What the reasons are for that, I don’t know. I don’t think I love my kids more than another mom. I’m not sure the reason.

    1. At a Society of Women Engineers meeting, where almost everyone had a graduate degree in engineering and about half had young children, we tried to quantify the effect of young children on career.

      We decided that you have to be one standard deviation “better” to pull it off with young children. If your employer normally hires people who are +1 sigma, a mom of young children has to be +2 sigma. For the professors, who have to be at least +3 sigma, you have to be +4 sigma.

      Of course, we are all in careers with high attrition (tenure at Tier 1 school is competitive; local high tech employer has laid off 80% of its workforce in the past 10 years) so we have seen the effects of not being really good at what you do. In other places, the effect may not be so strong.

      1. It helps to have an awesome partner.
        I dunno, maybe I’d have moved to a better school if I hadn’t had kids, but more likely I’d just have more hobbies. There’s only so much work a person can do. I think part of my work success surrounding my first child was the desire to show people that it could be done. I might not have had that push if I felt like I had all the time in the world and nothing to prove.

        1. Of course it can be done! There are lots of women that prove that. Even I, who don’t agree with Laura on the feasibility of full-time, high-level professional careers with young children, agree it can be done.

          The point of discussion is what fraction of the population can succeed with children vs. without children. This depends on a variety of other factors including spouse, health of children, spacing of children, income and extended family support.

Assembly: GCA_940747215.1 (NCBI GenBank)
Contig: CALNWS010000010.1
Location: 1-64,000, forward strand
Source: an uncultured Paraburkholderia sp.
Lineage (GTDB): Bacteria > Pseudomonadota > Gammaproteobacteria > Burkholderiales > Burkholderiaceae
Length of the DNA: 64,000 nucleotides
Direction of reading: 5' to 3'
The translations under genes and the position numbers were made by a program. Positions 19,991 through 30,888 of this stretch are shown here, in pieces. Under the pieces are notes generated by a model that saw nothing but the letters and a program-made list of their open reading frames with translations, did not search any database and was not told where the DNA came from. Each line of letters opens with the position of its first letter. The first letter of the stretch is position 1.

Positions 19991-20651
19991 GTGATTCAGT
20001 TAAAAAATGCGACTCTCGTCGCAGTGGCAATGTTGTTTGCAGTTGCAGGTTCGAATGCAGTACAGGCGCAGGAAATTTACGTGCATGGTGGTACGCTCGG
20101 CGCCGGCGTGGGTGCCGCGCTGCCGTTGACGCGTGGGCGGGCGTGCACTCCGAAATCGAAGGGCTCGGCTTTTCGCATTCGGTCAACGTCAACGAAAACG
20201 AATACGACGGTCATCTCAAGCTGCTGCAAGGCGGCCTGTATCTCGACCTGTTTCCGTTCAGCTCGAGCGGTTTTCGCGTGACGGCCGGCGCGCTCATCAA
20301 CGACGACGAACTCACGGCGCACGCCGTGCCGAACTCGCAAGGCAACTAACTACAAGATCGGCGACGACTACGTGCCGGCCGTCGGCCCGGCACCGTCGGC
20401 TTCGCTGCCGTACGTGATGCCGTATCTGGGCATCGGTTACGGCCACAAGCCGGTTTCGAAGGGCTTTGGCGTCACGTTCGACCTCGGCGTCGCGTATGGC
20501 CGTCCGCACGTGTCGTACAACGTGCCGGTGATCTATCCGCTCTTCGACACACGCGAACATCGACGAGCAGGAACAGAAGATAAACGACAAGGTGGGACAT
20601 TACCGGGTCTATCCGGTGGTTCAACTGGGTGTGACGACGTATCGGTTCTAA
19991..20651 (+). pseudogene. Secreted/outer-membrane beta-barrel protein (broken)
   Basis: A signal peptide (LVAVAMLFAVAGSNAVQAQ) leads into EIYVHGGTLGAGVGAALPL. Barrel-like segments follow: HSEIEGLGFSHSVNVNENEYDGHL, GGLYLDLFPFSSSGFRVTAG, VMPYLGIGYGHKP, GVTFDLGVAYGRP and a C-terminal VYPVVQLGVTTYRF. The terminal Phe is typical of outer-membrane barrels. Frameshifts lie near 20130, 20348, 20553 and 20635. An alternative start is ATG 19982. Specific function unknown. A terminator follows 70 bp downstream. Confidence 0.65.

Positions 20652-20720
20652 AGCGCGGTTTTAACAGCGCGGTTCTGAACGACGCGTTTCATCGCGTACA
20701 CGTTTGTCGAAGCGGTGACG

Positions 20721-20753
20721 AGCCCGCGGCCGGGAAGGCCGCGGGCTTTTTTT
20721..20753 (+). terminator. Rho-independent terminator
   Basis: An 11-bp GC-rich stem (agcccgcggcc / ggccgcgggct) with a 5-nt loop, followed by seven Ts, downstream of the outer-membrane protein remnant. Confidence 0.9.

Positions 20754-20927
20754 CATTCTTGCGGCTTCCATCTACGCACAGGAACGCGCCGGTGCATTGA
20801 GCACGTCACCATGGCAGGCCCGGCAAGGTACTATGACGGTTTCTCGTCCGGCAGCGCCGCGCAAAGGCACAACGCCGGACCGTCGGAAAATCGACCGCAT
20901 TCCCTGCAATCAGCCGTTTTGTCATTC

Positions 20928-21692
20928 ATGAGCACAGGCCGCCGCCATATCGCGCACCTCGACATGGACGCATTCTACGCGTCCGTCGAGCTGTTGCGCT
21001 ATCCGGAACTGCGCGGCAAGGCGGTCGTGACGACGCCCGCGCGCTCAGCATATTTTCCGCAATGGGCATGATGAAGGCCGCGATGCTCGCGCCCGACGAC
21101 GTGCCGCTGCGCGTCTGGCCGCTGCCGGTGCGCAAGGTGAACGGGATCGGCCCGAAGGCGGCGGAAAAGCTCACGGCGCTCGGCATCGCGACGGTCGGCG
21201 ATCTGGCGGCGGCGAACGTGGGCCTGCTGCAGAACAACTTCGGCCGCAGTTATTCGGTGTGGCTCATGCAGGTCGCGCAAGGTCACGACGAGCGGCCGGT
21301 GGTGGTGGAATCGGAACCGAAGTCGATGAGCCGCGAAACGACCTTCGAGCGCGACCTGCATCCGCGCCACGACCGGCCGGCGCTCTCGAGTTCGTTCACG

1. I was responding to the needing to be one more standard deviation above the norm for where you landed for it to work out. I don’t think I would be at a better school had I not had children. In fact, I would agree with folks who say that having children makes them more efficient at work.
            Even more-so I would agree that successful people are allowed a hobby outside of work, and for many of us this hobby is our children.
            Now, just being female in a male-dominated field often means you need to be above the norm, but that’s not generally because of any choices on the part of the woman in question.
            But delightful baby #2 has stopped nursing so I will have to leave this repeated and pointless argument for another day.

          2. @Nicole and Maggie – the hobby comparison is an interesting one to ponder. Golf, for instance, takes a ton of time!

      2. There is research showing that mothers are actively discriminated against. So even if you really do have to be that much better than average to have a “big” career and kids, that doesn’t necessarily mean that it has to be that way, or that it is something inherent in the career + the kids. Maybe if you removed the discrimination, average- and below average!- mothers could succeed just as well as average and below average non-mothers. It is a hard thing to tease apart.
        And of course none of that matters when it is you in the vice, feeling the squeeze.

        1. I will restrain myself from detailed, somewhat bitter comments about all the managers at a given high level driving the same kit sportscar, or the group in which all the people who sailed were ranked above the people who did not sail.

          But yes, discrimination and favoritism are alive and well.

    2. @Carrie – I’ve thought about this too, and for me, it’s a couple of things:

      1. I have a lower level of tolerance for stress/crazy busy. Even just 2-3 days a week of doing the daycare-work commute and the dinner-bed scramble was driving me nuts. I couldn’t fathom doing that 5 days a week. Other people thrive on a busy routine or are at least fine with it.

      2. While I liked my job, I didn’t *love* it. I think that’s one of the things Sheryl Sandberg talks about in her book that’s essential. I liked getting paid, and being challenged, but I didn’t have a passion for the exact work I was doing. So I sat there doing work I didn’t LOVE, while my baby was at daycare all day, and that was pretty rough.

      3. Hubby and I have a strong desire to do most kid-related things ourselves, rather than asking family for help. This obviously makes it harder to put in the hours at work required in the tech industry. Also, neither of us is a fan of working at night or weekends after putting in a full day in the office.

      4. We’re super picky about childcare. Maybe that makes us “helicopter parents”, but none of our options were *awesome*, despite paying $$$$ for them. Again, if we both were super excited about our jobs, we could make it work, but we weren’t.